Brian in China

Brian Fennig, a senior lecturer in the Wellness Department of the Annette Caldwell Simmons School of Education and Human Development, is traveling to Yangshuo, China, for spring break 2013. While his ultimate destination is a Tai Chi school in Yangshuo, his trip will take him through Hong Kong and Guilin as well.

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First day of class

Brian with rooster

Today is the first day of Tai Chi classes. I managed to get back to sleep after the rooster welcomed me to the new day, and now I am rested and looking forward to practicing the form.

One thing that made this program so inviting when I saw it online was that in addition to the hotel and classes, all meals were provided. I don’t think, however, that I was prepared for the nature of meal services here. Breakfast was available starting about 8 a.m., but the meal wasn’t at the hotel. One of my instructors, Da Zhu, told me to walk over to a little brick and tin building across the street, let them know that I was a student at the school, and they would take care of me.

My bike and breakfast place

When I reached the building, I greeted the small lady who was watching a Chinese drama on a little television. She knew why I was there, and she began to prepare the meal. I tried to introduce myself with my broken Mandarin, but we both ended up playing a bad game of charades as we gestured and pointed to each other and ourselves; so I just pointed at my meal and rubbed my stomach to let her know that I was enjoying the food.

Breakfast consisted of a large bowl of noodles with my choice of toppings. Not knowing what any of the ingredients were, I sampled each one, throwing a little from each bowl onto my noodles; that was my first mistake. When I started sweating, I realized that one of the bowls was a collection of finely chopped peppers. They looked so inviting before I had eaten them, but I struggled to finish what was in my bowl. The small slices of pork made the meal a little easier to consume.

I slurped the last noodle down and got up from a wooden table that was obviously made for children. The stool that I sat on was no taller than 12 inches. My one companion for breakfast was a little kid who was about 5 years old. His dad had dropped him off for the morning as he went to run errands. The little breakfast place was also a kind of day care center, as I then noticed the walls decorated with colorful signs and cartoon pictures of children playing. The little boy slurped his noodles and drank from a juice box with Chinese characters all over it.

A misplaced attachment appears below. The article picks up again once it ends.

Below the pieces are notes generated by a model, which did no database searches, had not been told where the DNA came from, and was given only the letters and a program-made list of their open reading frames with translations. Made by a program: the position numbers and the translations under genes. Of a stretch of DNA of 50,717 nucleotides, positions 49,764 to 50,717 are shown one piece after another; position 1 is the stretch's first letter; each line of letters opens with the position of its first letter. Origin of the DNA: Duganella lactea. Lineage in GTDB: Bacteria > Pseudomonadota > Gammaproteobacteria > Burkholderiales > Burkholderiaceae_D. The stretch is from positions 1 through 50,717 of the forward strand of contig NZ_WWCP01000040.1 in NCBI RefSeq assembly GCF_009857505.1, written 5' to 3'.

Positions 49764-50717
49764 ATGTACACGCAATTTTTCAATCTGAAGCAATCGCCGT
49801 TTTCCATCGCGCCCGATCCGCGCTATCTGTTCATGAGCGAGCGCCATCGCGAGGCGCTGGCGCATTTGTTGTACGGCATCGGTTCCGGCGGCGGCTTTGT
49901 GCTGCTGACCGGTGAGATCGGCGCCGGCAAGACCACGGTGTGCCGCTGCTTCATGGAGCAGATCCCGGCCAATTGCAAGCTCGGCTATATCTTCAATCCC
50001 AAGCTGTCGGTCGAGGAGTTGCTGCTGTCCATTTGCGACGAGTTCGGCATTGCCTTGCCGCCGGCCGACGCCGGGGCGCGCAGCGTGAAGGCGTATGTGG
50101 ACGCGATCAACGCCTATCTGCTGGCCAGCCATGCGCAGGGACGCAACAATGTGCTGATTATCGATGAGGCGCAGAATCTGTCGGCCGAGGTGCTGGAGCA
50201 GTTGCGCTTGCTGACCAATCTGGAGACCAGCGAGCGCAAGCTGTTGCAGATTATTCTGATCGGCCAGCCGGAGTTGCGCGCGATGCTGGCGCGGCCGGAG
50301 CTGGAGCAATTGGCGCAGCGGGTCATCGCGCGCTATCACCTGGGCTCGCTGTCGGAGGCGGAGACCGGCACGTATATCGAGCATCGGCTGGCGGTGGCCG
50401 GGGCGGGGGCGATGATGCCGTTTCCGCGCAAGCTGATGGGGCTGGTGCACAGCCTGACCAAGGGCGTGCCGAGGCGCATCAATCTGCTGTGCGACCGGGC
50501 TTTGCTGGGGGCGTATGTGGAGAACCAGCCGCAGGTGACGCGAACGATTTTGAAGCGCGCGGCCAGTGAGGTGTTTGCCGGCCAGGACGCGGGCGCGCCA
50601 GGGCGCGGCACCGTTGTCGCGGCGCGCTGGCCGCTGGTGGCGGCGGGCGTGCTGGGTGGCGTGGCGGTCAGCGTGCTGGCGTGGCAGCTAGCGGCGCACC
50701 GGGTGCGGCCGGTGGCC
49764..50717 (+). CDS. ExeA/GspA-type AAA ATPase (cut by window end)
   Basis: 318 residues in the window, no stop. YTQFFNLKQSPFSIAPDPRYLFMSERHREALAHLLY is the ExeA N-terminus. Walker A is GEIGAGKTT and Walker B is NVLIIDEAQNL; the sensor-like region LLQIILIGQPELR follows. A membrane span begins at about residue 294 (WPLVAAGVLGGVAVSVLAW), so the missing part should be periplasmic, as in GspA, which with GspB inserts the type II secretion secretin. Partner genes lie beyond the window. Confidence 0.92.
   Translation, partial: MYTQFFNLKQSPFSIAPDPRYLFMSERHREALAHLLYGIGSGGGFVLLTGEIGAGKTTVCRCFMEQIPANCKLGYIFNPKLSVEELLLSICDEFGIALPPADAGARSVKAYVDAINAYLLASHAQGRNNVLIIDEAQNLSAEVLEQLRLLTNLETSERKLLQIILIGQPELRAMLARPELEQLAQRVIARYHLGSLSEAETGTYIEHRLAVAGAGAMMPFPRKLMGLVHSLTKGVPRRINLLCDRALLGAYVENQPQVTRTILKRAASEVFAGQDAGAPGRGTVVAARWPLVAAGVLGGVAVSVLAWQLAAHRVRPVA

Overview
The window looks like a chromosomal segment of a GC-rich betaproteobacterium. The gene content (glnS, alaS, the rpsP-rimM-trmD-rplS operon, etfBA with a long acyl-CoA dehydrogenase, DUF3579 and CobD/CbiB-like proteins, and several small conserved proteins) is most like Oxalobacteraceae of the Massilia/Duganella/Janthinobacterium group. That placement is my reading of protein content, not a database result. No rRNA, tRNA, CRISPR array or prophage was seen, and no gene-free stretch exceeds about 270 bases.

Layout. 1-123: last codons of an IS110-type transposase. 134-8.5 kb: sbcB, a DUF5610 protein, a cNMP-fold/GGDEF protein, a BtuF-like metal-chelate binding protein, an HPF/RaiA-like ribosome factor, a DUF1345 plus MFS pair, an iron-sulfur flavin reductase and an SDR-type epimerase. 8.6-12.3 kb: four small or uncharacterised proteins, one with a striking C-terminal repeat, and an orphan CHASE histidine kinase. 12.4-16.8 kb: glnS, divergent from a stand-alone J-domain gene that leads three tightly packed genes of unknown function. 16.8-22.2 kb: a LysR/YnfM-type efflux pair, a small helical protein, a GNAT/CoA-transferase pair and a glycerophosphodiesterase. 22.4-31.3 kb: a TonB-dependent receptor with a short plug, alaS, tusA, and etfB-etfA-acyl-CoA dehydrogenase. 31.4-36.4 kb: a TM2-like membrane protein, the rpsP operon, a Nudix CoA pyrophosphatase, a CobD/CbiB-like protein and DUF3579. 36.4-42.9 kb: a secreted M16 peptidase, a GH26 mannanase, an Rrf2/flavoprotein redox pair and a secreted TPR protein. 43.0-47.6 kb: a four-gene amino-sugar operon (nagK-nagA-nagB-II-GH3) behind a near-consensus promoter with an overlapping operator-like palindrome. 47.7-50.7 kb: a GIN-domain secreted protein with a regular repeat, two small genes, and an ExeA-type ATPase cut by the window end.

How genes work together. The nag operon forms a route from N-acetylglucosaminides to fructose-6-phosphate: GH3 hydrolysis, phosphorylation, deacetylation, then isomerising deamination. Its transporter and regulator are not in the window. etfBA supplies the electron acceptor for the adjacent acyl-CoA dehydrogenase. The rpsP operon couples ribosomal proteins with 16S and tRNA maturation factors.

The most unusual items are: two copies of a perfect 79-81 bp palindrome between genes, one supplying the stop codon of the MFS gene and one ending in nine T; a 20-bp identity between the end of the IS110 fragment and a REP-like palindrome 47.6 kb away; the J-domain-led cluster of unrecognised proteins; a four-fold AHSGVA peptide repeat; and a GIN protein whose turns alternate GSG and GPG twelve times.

Breakfast in the history books, now it was time for class. One last item: there is no coffee (or tea, for that matter) in my hotel or in the local store down the road. So to get my daily fix, I made a special trip to town to buy the instant version; best four bucks I’ve spent so far.

My instructor

Classes were held in two sessions. The morning session went from 9:30 to 12, followed by lunch and then concluded from 3 to 5:30. We began with some odd calisthenics, which included pounding on our own muscles, swinging our arms and lots of stretching. I must admit that I stretched in ways that I hadn’t in a long time, and it felt good.

Two of my teachers are masters in their art, and their knowledge of the form was evident in the way they moved and guided us. There are only two students here, including me, so the attention was great. Master Zhou Da Zhu was instructing a student from England in the Chen style, while Master Tang En Xi and instructor Li Xiao Ya helped me with the Yang style. When I first took classes in Dallas, I saw a variety of forms and styles: Wu, Chen, Yang. The graceful and meditative quality of the Yang style is what drew me to its form.

So far, the class has been everything that I was hoping for. The instructors are well experienced and friendly, and the atmosphere here makes you feel like part of the family. We practiced both inside the lobby and outside on the rock plaza in front of the hotel. During the class, children ran and played in the yard by the building and a number of chickens seemed to watch us from the bushes on the perimeter. I got my first glimpse of the rooster who so rudely interrupted my sleep this morning. He didn’t seem to be as bothered by my presence as I was by his.

Dinner with instructors

Lunch and dinner were served family style, as we all consumed tofu, veggies and lots of rice. Everyone scooped toppings into their bowl from a collection of containers just like breakfast; no peppers this time, so I enjoyed my meal. Between lunch and dinner I rode the bike into town and picked up some vital supplies; the instant coffee was one of them. I’m still waking up around 3 a.m., and it’s nice to have something familiar to sip on as the day starts. So, the first day of class is over, and I would give it two thumbs up.

Tomorrow, I’ll hit the road early. First stop is Moon Hill, a mountainous, semicircular karst that makes an already stunning landscape even more amazing. Then I’ll ride to town and explore the shops and happenings of West Street, the main tourist drag. Can’t wait to go.

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